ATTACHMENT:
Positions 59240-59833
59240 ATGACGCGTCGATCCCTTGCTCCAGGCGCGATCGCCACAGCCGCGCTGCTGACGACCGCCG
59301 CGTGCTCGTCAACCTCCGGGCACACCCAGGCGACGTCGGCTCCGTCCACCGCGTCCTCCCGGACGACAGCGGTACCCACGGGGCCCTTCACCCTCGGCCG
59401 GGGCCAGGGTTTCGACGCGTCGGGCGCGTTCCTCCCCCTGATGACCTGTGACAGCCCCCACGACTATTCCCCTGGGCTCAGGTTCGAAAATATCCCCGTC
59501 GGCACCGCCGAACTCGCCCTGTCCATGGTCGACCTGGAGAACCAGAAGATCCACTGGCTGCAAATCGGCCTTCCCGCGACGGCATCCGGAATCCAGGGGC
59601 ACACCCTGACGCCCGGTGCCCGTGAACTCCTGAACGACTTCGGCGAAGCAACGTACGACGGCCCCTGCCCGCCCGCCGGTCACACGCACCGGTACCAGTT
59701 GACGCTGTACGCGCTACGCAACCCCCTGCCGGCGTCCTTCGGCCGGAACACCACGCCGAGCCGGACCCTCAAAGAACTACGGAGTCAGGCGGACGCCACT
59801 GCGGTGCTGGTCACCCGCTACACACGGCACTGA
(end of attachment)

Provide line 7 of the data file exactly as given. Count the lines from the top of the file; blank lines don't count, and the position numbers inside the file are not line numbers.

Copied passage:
59701 GACGCTGTACGCGCTACGCAACCCCCTGCCGGCGTCCTTCGGCCGGAACACCACGCCGAGCCGGACCCTCAAAGAACTACGGAGTCAGGCGGACGCCACT